Nam Man Prai – Necromantic Oils
Nam Man Prai, a term enveloping a spectrum of magical oil-based potions in Southeast Asian Necromantic Sorcery, holds various forms—some created through necromantic processes, others derived from the plant kingdom yet still considered necromantic due to their origin from plants that perished under mysterious circumstances. These plants are believed to house ‘Sing Sathit’ deva and ghost spirits, intertwining the realms of Prai Sorcery, be it Human Necromancy, Animist Necromancy, or Plant Kingdom Based Necromancy.
In contemporary times, true necromancy is a rarity, given its infringement of various laws. Most necromantic amulets today employ alternative, auspicious methods to achieve similar results. Nevertheless, exceptions persist, particularly among Lay Masters who, at times, face legal consequences for engaging in necromancy without proper authorization. True Nam Man Prai can still be sourced by those deeply entrenched in the occult scene, maintaining their underground niche.
Nam Man Prai Phii Dtaay Hoeng:
This unique oil is extracted from beneath the chin of a corpse that met its demise in fear or stress, indicating an unnatural death. Another variation, ‘Phii Dtaay Hoeng Tang Glom,’ necessitates the corpse of a woman who died unnaturally during pregnancy, with both mother and child interred together.
The extraction process involves Ritual Necromantic Sorcery performed by a ‘Hmor Phii’ (Witch Doctor) Necromancer in a graveyard. The necromancer must appease the guardian demon of the cemetery to gain permission for the ritual. Following a successful ritual, the necromancer, accompanied by a team, digs up the grave after neutralizing curses and identifying the true key enchantment that needs destruction to raise the dead.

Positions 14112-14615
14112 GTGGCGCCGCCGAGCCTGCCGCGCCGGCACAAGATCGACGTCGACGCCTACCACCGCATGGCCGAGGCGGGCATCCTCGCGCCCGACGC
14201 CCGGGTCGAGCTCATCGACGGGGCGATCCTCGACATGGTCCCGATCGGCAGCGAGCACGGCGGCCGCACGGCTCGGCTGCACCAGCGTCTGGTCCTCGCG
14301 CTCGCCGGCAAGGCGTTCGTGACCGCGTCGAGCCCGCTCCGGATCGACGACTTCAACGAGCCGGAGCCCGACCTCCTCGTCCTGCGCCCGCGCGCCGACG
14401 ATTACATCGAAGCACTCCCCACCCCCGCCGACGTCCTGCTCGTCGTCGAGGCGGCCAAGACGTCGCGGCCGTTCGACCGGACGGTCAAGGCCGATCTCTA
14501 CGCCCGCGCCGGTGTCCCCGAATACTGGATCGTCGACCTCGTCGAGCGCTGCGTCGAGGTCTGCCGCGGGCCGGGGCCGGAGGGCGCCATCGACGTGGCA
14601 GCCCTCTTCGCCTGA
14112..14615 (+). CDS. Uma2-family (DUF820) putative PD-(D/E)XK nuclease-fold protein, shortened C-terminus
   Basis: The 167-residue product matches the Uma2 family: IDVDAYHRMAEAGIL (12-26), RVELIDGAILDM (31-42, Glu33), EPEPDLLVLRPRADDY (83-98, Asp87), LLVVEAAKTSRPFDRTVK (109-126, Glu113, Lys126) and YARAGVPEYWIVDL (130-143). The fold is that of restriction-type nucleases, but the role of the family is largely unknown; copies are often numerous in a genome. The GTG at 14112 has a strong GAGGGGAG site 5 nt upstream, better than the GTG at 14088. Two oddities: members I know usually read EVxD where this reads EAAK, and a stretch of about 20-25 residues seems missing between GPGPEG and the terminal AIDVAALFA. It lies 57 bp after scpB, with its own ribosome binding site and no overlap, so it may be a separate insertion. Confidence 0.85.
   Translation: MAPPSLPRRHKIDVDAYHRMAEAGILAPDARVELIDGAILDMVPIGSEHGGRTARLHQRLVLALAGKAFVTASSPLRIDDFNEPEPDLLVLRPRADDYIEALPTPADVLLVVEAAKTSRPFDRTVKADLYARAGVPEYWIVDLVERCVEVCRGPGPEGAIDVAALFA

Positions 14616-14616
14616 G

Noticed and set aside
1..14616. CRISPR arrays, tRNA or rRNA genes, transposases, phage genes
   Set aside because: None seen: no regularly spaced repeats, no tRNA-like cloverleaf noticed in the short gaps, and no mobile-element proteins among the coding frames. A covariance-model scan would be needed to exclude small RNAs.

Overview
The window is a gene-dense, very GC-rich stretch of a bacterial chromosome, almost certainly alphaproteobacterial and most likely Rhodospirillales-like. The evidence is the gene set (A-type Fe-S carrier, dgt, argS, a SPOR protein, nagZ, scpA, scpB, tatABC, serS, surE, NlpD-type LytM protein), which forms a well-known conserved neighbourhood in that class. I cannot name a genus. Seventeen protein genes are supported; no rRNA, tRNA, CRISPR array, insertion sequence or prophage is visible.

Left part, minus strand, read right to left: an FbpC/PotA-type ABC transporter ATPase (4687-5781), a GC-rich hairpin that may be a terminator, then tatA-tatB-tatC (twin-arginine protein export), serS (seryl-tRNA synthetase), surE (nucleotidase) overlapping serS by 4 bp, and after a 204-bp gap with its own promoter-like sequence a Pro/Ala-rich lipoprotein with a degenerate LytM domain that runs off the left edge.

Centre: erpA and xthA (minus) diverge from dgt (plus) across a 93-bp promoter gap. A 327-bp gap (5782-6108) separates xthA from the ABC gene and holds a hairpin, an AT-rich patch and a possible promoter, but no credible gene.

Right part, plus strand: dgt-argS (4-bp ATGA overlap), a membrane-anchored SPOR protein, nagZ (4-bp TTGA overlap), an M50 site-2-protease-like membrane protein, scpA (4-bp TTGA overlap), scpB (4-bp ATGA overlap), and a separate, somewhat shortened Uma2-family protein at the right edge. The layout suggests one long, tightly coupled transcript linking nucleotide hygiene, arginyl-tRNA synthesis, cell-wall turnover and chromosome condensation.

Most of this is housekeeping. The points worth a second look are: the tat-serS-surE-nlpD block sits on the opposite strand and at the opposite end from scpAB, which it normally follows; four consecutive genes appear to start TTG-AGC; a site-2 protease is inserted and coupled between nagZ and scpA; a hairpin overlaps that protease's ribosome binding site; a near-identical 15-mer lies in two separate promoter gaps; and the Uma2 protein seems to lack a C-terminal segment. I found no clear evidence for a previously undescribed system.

Upon finding three hidden stones, one harboring a genuine curse, the necromancer deactivates the spell and opens the coffin. As the coffin is unsealed, the spirit of the angry Phii Dtaay Hoeng is released, seeking a victim for its wrath. The necromancer must subdue the spirit, compelling it to serve the Buddha Dhamma through the empowerment of amulets. The necromancer then raises the corpse, extracting oil from beneath the chin for later dilution or mixing with Muan Sarn Sacred Powders and Bone Powders of Kumarn Tong or other necromantic animist charms.
Nam Man Prai Kumarn Tong:
This oil is directly extracted from a baby who met a violent or sudden demise, often by roasting the Kumarn over a fire. Used in Kumarn Tong amulets and other love charms, the sacred oil is charged further by adding magical objects and substances.
Nam Man Paya Suea (Tiger Oils):
Tiger Oils, historically revered and currently rare due to tiger protection, are sought after for their potent properties. Old tiger oils from ancient masters may contain true tiger oils, but even these require certification from the Wildlife Protection Ministry. Tiger Oil is associated with commanding power, evasion, invincibility, mercy charm, seductive influence, treasures, promotion, and status increase.
Prai Oils for Gays and Lovers:
Nam Man Prai is a popular seductive attraction agent used by both men and women in gay and straight communities. Renowned for its rapid and powerful effects, it serves love, seduction, Kama Sutra Tantric Sex Magic, and binding the hearts of others.
Some practitioners, adhering to the 5 Precepts, avoid necromantic oils from corpses and instead utilize extracts from herbs, pollens, trees, and other magical plants. They invoke the spirits of the plant kingdom, aligning with the principles of White Magick.
Prai Oils for Gamblers and Businessmen:
Nam Man Prai is employed by shop owners, market traders, and businesspersons to enhance success through customer attraction, increased likeability, mercy charm for favor from investors and superiors, and wealth attraction through convincing speeches (jerajaa).